David has lived through his adolescence with one goal. He eats, sleeps, breaths that one thing. (And no, it is not that one thing.) He has taken meticulous and exhaustive notes. He's made plans and engineered his entire life so that he can put them into action. He spares thought for nothing else. (Well, almost nothing else.) David is bent on revenge. He will see the tyrant Steelheart die.
And just as he is on the cusp of making it happen, a beautiful blond in a red dress saunters by and changes everything.
Well, almost everything.
June's father is dead. She believes that he died disappointed in her. June's father was a great musician, but June's talents were not his. He made art with sound and silence; she didn't. She tried. She tried to live up to the hope in his eyes, she tried to be as great an artist as he was, using her own vision, her own skills. But he died when she was still struggling. And so she believes he died disappointed. She believes that her failure quenched the fire in his soul — that she killed him as surely as if she had taken a knife to his throat.
Like the Summer King.
We Need New Names a portrait of a childhood — a childhood spent on two continents, in two climates, in two vastly different cultures. A childhood divided along the sharp delineation of immigration, the "before I came to American" and the "after I learned it was a one-way ticket". This novel will stand alongside Things Fall Apart as the picture of the hugely small things that make up an African life in this time. We Need New Names is a tale of the heartbreak and wonder, the joy and adventure of being a kid.
I have one complaint against this novel. It is a brilliant portrayal of the Flapper Girl that fueled the Jazz Age writing of F. Scott Fitzgerald. Her health, her worries, her dreams and aspirations, her private dislikes and temptations, everything about her is considered and measured without the false color of celebrity muddying up the portrayal. Reading this book is like reading a soul-searching memoir of a woman who dared to be herself in an age when women were never more than objects — of ridicule, of desire, of ridiculous fantasy — but objects nonetheless.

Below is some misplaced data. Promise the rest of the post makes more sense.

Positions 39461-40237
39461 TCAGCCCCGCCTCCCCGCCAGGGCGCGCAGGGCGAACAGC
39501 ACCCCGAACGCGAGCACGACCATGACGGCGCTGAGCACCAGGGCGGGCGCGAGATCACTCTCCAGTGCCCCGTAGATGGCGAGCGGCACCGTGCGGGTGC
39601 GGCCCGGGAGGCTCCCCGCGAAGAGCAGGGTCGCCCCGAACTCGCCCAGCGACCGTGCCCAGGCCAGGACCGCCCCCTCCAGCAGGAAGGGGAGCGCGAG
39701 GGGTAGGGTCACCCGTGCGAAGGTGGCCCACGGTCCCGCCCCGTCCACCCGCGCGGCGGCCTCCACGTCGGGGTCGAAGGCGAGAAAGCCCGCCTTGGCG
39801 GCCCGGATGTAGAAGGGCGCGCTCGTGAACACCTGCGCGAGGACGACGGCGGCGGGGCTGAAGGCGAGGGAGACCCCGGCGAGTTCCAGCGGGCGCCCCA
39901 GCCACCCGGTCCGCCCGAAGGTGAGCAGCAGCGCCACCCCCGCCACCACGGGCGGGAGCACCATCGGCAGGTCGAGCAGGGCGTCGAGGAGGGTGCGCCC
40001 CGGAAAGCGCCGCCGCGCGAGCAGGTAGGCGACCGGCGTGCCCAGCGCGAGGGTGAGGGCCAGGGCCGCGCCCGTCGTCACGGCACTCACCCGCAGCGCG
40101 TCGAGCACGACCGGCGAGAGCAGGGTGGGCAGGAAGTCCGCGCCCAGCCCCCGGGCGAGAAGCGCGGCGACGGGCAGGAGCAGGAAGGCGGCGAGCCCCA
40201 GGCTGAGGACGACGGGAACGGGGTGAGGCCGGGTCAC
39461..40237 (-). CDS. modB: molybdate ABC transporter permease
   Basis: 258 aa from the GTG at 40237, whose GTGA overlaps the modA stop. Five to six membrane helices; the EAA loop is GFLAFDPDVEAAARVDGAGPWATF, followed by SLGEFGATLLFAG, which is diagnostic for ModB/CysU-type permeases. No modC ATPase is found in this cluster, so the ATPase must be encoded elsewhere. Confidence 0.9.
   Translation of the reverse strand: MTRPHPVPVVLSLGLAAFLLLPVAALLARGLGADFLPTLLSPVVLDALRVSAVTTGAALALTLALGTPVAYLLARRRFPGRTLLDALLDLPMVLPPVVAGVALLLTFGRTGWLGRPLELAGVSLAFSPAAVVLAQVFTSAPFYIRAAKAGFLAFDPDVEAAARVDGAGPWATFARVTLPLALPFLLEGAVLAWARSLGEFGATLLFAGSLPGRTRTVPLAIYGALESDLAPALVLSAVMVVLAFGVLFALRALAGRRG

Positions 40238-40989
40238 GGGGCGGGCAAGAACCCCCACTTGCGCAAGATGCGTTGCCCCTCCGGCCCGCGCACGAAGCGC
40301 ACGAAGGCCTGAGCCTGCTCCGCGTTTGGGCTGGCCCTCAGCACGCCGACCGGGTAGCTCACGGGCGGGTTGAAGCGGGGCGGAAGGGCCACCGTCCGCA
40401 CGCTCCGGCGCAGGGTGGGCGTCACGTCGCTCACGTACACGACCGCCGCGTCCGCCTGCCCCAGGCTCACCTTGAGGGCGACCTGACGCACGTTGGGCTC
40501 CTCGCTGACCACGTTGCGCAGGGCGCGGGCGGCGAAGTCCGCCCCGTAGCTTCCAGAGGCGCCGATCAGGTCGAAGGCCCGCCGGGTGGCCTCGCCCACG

The Golem and the Jinni is magnificent. In scale and scope, in lush detail and rich flavor, in intricate characterizations and compelling narrative. It is a story that leaves a mark.
This is not for the squeamish. Nor is it one for the heartless. Maggot Moon is a dark tale of a future Britain that feels uncomfortably like Nazi Germany blended with Orwellian Oceania and seasoned with a slight dusting of Pink Floyd and a boy who refuses to be beaten — who believes fervently in hope. Standish Treadwell is a teen who can't read or write the words that jump all over the page though he is quite gifted at understanding and manipulating language.
There is nothing deep or introspective about Cassandra Clare's writing. No higher meaning or hidden truths (though I still think Jewish vampires are a stroke of existential genius). Nope. It's just what it is — the best, most inventive and richly elaborated fun ever put to print!
That and the most addictive books ever written!
I don't usually enjoy books that are as violent, harsh, and full of death in all its forms — from senseless all the way up to voluntary self-sacrifice — as Proxy. I'm too squeamish to read that kind of thing. (Elizabeth is not allowed to read Michael Grant.) I certainly don't call bloody books beautiful. But Proxy is one of the most beautiful books I have ever read — and one of the most bloody. And the ending! Whoa! Might be the best final pages ever written.
And now for the Lord God Book.
You know, it's funny. But I never completely appreciated that nickname as applied to woodpeckers. But not five pages into The 5th Wave the meaning became abundantly clear. This is the Lord God Book!
There are books that are above opinion. It doesn't matter what anyone thinks about them. It doesn't matter how well they sell. It doesn't matter because there are books that are just intrinsically good. There are books that are ideal books. And Orleans is one of them.
And sometimes when you encounter those ideal books — not that you do very often, but it does happen — you also find that you hold in your hands a REALLY GOOD READ. And that too is true of Orleans.